Tuesday, December 3, 2013

technology dependence


In the kitchen the other night, I stood folding laundry and stacking items into three giant-sized laundry baskets – one for me and Someone, one for Erin, and one for Emily.  I imagine that next year when the girls are living in dorms and on their own, they will not be wanting their clothes washed as often as they do when the house-slave (me) does the laundry.  The girls were sitting at the kitchen table with cell phones in hands and this conversation began:

Emily to Erin – “What if you had to actually go out on a date with every boy who you ever replied to their text message?”

Both girls started scrolling through their text message history and naming names, and giving appropriate reactions  - mostly ugh and ewww, but a few boys garnered positive ratings. 

Then, Emily asked me – “Did you and Daddy text message before you started dating?”

I explained to her that neither of us had cell phones then, because the phones in those days were big and not convenient to carry around.

Erin asked, “Did you email each other all the time?”  Both girls snickered. 

I commented that their daddy didn’t really use a computer much in those days, so no, we didn’t even email.

So then Emily said, “Well, what did you do then?  Did you write letters by hand….and then send them by carrier pigeon?”    

Oh that Emily!  She’s such a hoot. 

The truth is, it’s hard to remember life without Internet and wireless technology.  When my cell phone battery drops below 30%, I start worrying it might go all the way dead before I can charge it.  It’s probably not a good thing to be as dependent on technology as we are these days.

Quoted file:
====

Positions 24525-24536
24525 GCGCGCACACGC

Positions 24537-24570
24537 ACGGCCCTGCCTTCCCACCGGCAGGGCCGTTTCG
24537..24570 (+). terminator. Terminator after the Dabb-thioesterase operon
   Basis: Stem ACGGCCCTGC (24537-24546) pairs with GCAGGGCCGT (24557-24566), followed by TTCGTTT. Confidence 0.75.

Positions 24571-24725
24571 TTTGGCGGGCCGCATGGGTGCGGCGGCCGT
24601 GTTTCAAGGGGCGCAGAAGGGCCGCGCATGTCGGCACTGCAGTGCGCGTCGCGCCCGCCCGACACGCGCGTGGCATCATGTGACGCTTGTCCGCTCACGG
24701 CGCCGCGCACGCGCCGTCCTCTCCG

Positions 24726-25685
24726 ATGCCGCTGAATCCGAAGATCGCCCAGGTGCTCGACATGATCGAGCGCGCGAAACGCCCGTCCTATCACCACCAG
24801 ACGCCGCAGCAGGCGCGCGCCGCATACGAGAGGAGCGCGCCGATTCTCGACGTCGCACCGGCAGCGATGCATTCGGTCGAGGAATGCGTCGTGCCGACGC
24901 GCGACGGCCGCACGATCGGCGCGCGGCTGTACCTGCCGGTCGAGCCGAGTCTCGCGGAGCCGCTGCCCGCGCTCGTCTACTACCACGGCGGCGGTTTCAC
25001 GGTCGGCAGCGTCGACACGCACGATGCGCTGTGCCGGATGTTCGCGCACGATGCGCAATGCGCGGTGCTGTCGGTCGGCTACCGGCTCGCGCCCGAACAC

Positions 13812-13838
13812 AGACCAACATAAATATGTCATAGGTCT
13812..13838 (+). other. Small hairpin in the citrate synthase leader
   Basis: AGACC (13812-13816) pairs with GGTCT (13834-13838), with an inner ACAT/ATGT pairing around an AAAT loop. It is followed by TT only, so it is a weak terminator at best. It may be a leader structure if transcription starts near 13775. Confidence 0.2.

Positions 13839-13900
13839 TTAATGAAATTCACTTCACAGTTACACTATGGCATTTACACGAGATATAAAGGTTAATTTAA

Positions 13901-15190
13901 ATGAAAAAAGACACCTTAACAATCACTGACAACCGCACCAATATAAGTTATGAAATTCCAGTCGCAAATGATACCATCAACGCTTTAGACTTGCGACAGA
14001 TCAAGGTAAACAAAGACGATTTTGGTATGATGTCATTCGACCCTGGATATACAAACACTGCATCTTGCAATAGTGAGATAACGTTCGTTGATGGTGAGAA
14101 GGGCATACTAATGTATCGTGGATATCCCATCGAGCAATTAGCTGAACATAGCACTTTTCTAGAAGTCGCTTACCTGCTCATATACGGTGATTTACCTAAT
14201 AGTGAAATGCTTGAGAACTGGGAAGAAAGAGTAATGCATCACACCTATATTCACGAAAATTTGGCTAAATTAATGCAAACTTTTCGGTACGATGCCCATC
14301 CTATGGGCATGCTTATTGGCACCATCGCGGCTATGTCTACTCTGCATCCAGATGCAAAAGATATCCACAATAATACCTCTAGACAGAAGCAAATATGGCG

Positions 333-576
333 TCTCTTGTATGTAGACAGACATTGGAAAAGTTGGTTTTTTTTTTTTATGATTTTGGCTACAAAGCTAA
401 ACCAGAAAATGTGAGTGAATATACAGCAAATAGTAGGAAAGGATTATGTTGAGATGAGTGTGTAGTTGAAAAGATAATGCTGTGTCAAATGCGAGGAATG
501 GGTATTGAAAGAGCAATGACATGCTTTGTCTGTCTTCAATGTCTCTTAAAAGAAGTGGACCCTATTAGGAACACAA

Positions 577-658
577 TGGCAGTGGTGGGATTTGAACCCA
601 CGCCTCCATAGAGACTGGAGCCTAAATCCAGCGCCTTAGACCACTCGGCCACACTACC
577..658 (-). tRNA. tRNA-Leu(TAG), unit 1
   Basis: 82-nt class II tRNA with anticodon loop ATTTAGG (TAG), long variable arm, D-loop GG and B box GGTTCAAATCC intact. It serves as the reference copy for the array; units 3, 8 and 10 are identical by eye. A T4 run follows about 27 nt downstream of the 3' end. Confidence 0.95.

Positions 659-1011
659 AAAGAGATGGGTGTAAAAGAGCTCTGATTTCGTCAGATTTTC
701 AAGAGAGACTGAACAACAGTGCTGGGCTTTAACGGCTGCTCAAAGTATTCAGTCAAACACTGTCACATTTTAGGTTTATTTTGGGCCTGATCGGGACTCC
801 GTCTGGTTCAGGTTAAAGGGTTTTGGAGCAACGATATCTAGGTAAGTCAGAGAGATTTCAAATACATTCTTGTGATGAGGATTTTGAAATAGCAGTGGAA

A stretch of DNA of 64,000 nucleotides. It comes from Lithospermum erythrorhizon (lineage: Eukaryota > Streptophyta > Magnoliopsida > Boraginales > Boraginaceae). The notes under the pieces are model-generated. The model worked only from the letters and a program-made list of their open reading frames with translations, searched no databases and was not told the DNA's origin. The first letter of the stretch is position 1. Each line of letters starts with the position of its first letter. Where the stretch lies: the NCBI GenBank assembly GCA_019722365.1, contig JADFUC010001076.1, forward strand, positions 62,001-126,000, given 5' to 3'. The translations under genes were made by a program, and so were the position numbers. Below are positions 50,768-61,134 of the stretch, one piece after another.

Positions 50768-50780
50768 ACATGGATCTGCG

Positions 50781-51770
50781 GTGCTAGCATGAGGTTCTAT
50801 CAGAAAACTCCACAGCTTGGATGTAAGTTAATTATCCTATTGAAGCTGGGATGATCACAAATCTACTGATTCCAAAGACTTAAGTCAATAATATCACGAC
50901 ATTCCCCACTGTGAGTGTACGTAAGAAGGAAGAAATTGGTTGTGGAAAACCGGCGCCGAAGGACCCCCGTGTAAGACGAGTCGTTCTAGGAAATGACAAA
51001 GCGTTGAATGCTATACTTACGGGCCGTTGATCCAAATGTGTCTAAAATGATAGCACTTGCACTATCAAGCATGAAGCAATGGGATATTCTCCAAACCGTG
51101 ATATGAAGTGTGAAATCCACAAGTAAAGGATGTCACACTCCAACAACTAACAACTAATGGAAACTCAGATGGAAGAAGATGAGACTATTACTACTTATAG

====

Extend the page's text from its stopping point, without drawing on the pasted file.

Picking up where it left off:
Maybe technology is a wonderful curse.  It saves lives and time, but what is the cost?  We become more impatient and inactive, and maybe even less imaginative in some ways.  It makes us able to do more with less, but the productivity gain discounts the effort required to complete a task.  Whereas it provides means for humankind to be more collaborative (and we are), it also enables us to be more isolated. 
 

Even so, I bought myself a birthday/Christmas present last weekend.  It’s about time!!!!  It’s something I’ve been thinking about for well over a year, and soon (maybe in just two more days) it will be on my doorstep.  It’s an iPad Air.  Yes, World, soon I will have it all. My only regret is that it won’t be delivered by an octocopter.  Maybe the next time I get one, it will!    

2 comments:

Linda Twaddle said...

Now and then we go out as a family and I leave my phone at home. At first it was agony, the urge to touch my phone was not being satisfied and I did not know what to do. At one place I read a magazine (like in the old days). I would not like to go back to the days of pre internet. I have a nature that likes to be very preoccupied - the internet does fulfil that need quite well.

I think I have a good handle on enforcing the tech boundaries these days.

Okay, that is a lie. I create boundaries that suit me and stick to them. Big boundaries.

I love that photo. It gives new meaning to "heads down and back to work".

KYLady said...

I haven’t instituted any tech boundaries for myself, but sometimes I just have to just make myself go to bed (ok, so maybe that is a boundary…the 3 AM boundary). There are a few games I could just play all night long if I didn’t have to get up and be productive the next day.